Retracing the route taken by the first automobile trip from Newport to Siletz Bay was a lot easier than what it was 100 years ago this month. On this Centennial occasion, there was no need to improvise drivable surfaces across creeks, beaches and occasional flirtations with the ocean. About 250 people last weekend celebrated the 100th anniversary of the Pathfinders, the first auto trip from Newport’s Bayfront to Siletz Bay. The event kick-off featured proclamations by Newport City Council President David Allen and Lincoln County Commissioner Bill Hall at Bayscapes Gallery and Coffeehouse on Newport’s Bayfront.
A vintage car caravan left about 10 a.m. led by a Flanders 20 Studebaker of the same vintage and model as the original car. Owner Jim Kanne from West Linn drove the automobile. And off they motored in a fashion unimagined by those who were brave enough to try it in 1912. They didn’t even have a road. They had to make one up as they went along.
In 1912, the inaugural motorized journey to Siletz Bay from Newport was made possible by not only gasoline, but also with driftwood to create a drivable surface. It was also made possible by the group’s purchase of a big ship’s sail that came from a recent ship wreck just off the coast. That’s what got them across Fogarty Creek, one of the more formidable obstacles in their journey. As long as they were driving across a sail, they had traction.
When they got to Siletz Bay, the historic record showed they had a big picnic on the bay and a good quantity of Salem Beer and Blackberry Wine. After such a bountiful repast they understandably slept for a bit.
Their return trip to Newport, as it turned out, was far harder. They had engine troubles. Even had to get a horse to pull them a ways. But they did make it back to the Bayfront in just over 23 hours, fulfilling their initial boast that they could get up to Siletz Bay and back the same day.
Meanwhile, this past weekend’s caravan stopped at Fogarty Creek for a historic skit featuring Morgan Locklear as narrator Sea Lion Charlie; Justin Atkins as professional driver J. D. Grant, Michael Eastman as professional photographer Fred S. Sassman, Stephan as organizer Will Burton, and Frank Geltner as journalist T. F. Kershaw. It was a commentary on the trip which included the car’s engine problems – the carburetor we heard which, at one point, required the car to be pulled backward by a horse to get it to run again. So apparently they really did “get a horse!”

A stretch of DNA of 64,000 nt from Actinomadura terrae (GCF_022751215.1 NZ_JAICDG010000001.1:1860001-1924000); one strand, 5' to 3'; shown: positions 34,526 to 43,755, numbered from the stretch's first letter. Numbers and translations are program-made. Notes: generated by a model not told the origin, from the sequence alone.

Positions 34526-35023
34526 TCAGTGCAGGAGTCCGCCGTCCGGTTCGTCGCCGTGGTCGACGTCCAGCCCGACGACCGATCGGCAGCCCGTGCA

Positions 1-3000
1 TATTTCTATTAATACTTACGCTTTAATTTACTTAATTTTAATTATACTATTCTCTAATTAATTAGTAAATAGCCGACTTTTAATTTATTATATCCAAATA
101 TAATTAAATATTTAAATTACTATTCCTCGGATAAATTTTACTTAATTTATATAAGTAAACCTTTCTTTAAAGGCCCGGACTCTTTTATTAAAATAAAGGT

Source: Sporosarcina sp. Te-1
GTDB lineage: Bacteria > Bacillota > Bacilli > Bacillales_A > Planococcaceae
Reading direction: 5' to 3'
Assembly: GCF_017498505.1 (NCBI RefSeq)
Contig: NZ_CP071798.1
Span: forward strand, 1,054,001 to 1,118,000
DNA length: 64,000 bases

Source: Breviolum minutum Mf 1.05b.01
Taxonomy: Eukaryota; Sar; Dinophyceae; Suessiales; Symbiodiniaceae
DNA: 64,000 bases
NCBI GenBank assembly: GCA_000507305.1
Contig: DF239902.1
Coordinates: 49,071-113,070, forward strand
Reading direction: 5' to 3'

The caravan continued on to Roadhouse 101 where Lincoln City Mayor Dick Anderson read a proclamation. Participants and others enjoyed lunch at Roadhouse 101, which sports automobile regalia from one end to the other. Roadhouse 101 even features their own boutique beer, “Rusty Truck.”
Events the next day included a showing of “American Graffiti” at the Bijou Theatre in Lincoln City along with “The Road from Mud to Glory,” a production of the Lincoln County Historical Society. Then, J. E. Stembridge spoke at North Lincoln County Historical Museum. Stembridge is the author of “Pathfinder, The First Automobile Trip From Newport to Siletz Bay, Oregon July, 1912,” a publication of the Lincoln County Historical Society.
A party to conclude the celebration was held in the Pacific Maritime & Heritage Center of the Lincoln County Historical Society featuring “The Ocean,” a guitar and a drum band.
Companion exhibits also are up: “Cars: Motoring the Coast” at the Burrows House Museum of the Lincoln County Historical Society, and “Roads to the Future” at North Lincoln County Historical Museum.
Committee members included: George Collins, Diane Disse, Frank Geltner, Anne Hall, Bill Hall, Bob Lind, Sachiko Otsuki, Jim Stembridge, and Russ Whitehead.
Primary sponsors of the event were the Lincoln County Historical Society and the North Lincoln County Historical Museum.
The next transportation-driven re-enactment or celebration is not expected to occur until 2017, when the Lincoln County Historical Society creates another commemorative event for the 100 year anniversary of the construction of the first formal transportation system, comprised of dirt roads and railroads that transported Spruce timber from the far flung areas of the county to Toledo where airplane parts were fashioned toward the end of World War I. However, by the time the U.S. Army proudly had everything in place, the war ended. So the civilian locals reaped the benefits of the travel system left behind by the soldier engineers, a system that provided somewhat of a blue print for the roads, rails and bridges we have today.